Tactics and Tips08/08/2007

The Forgotten Grimoire (Part 5)

A New Look at Infrequently Used Spells -- Shadow Spells

Did you ever notice just how many spells are in the Player's Handbook? Roughly a third of the book is dedicated to describing the hundreds of spells available for clerics, sorcerers, wizards, and other spellcasters. A couple of dozen spells, often blatantly offensive or defensive in nature, tend to fall into the "no-brainer" list for all but the most specialized of spellcasters, such as magic missile, fireball, mage armor, cure spells, and protection from energy (and for you power players out there, miracle and wish). Beyond this immediate list, however, are spells that may not always get the recognition that they deserve -- for both the player and the DM.

This series focuses on several spells that do not get frequent use in play, but are nonetheless interesting and effective when used in the proper manner. What's more, we'll be giving a nod to the DMs out there, hopefully inspiring them to use these spells as a way to keep the characters on their toes, or perhaps even start an entire campaign simply by the casting of one . . . little . . . spell.

Shadow spells are illusions that draw on the strange power of the Plane of Shadows. Although the effects produced are only a fraction of what the real spells can muster, shadow spells are extremely versatile since they can mimic certain conjuration or evocation spells of a specific level or below.

ShadowConjuration and Shadow Evocation

Other than the difference in level, shadow conjuration and shadow evocation work in much the same way. These types of spells require victims to make Will saves to disbelieve the effect. If you're considering becoming a master in the use of shadow spells, choosing the Spell Focus and Greater Spell Focus feats are a great way to maximize the impact of these spells.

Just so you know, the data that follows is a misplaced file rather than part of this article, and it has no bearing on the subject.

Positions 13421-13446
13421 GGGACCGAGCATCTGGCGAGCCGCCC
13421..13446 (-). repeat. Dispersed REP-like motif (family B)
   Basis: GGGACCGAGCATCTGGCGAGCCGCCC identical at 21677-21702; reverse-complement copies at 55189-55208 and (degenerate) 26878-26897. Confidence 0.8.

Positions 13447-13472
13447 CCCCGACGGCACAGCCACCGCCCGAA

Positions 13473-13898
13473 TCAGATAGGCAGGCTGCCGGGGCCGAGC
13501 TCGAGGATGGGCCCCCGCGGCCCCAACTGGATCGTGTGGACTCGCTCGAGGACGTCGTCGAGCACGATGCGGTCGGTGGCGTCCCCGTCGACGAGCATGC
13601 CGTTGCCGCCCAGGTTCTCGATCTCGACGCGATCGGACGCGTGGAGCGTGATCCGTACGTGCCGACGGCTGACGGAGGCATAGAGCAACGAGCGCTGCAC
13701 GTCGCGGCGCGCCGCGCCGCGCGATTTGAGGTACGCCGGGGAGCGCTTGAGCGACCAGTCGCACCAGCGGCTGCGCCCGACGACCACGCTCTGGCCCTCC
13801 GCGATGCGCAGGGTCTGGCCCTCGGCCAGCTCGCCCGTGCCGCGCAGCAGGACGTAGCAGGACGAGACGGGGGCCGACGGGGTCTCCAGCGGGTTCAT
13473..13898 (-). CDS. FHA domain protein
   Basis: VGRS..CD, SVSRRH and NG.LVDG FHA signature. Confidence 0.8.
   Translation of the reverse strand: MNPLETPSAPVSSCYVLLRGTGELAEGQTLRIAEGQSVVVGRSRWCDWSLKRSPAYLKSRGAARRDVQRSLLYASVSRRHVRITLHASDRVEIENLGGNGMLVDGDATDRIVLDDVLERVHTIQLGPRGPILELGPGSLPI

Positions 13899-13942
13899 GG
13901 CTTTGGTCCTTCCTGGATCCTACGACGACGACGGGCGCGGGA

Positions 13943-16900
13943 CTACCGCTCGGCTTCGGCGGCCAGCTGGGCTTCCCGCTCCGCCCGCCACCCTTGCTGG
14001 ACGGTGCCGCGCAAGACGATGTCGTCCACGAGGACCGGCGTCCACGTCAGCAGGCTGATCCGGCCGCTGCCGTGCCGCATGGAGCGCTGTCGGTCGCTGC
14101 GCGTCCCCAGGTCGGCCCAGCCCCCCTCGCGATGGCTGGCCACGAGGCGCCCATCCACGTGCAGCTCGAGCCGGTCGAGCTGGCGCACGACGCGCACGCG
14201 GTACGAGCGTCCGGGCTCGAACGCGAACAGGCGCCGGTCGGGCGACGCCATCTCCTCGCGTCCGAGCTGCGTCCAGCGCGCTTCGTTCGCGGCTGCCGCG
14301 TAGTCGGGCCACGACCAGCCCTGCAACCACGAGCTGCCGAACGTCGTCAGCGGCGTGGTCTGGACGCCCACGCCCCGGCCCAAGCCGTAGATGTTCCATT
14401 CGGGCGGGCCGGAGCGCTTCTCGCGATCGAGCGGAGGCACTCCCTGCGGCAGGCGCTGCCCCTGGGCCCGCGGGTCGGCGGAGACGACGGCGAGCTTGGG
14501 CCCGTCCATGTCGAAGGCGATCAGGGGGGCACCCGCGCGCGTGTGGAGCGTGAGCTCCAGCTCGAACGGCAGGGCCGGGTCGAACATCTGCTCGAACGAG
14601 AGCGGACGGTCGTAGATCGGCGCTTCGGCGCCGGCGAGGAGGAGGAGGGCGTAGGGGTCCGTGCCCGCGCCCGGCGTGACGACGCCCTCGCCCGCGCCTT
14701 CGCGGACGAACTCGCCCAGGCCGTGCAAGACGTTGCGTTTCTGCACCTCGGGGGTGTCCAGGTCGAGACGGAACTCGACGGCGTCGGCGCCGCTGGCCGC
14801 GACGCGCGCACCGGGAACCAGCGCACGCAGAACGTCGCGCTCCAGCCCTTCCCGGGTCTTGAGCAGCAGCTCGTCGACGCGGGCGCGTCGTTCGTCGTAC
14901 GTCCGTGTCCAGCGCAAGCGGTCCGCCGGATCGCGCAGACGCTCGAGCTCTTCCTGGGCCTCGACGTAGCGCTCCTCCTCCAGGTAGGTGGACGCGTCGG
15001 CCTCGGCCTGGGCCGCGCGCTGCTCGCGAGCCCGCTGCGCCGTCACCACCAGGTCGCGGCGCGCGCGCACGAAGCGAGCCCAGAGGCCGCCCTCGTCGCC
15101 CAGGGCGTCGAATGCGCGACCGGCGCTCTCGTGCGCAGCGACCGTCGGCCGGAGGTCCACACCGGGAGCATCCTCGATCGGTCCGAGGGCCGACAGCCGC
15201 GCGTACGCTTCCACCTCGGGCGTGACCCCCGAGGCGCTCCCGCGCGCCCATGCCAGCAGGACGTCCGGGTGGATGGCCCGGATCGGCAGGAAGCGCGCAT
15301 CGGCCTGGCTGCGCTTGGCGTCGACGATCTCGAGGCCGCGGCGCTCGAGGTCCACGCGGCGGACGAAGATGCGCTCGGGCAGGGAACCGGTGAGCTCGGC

• If you think about it, having these two spells in your spellbook is almost the equivalent of dozens of spells. If you like having options, shadow spells are a great way to pick the exact spell that you need for any given situation.

  • Remember that effects that do not do damage, such as obscuring mist, mount, or unseen servant, can be replicated by this spell. It's extremely unlikely that these types of spells will even be the subject of a Will save to disbelieve them.

  • The weakest aspect of shadow spells is the fact that summoned creatures have only 1/5 the amount of hit points and that damaging effects (when disbelieved) deal 20% less damage.

Shadow Conjuration and Shadow Evocation -- For the DM

If you want to create a wonderfully creepy villain, have him be a master of shadow spells. He can conjure vague shapes and summon energies from the Plane of Shadow to make eerie effects.

  • If you're running an NPC that relies heavily on shadow conjuration and shadow evocation, it's advised that you pick four or five other spells ahead of time that she'll be mimicking with these two spells. That way, if your NPC summons a creature via shadow conjuration or casts a lightning bolt via shadow evocation, you'll have the hit points or damage ahead of time and limit the amount of time spent looking in books for the figures.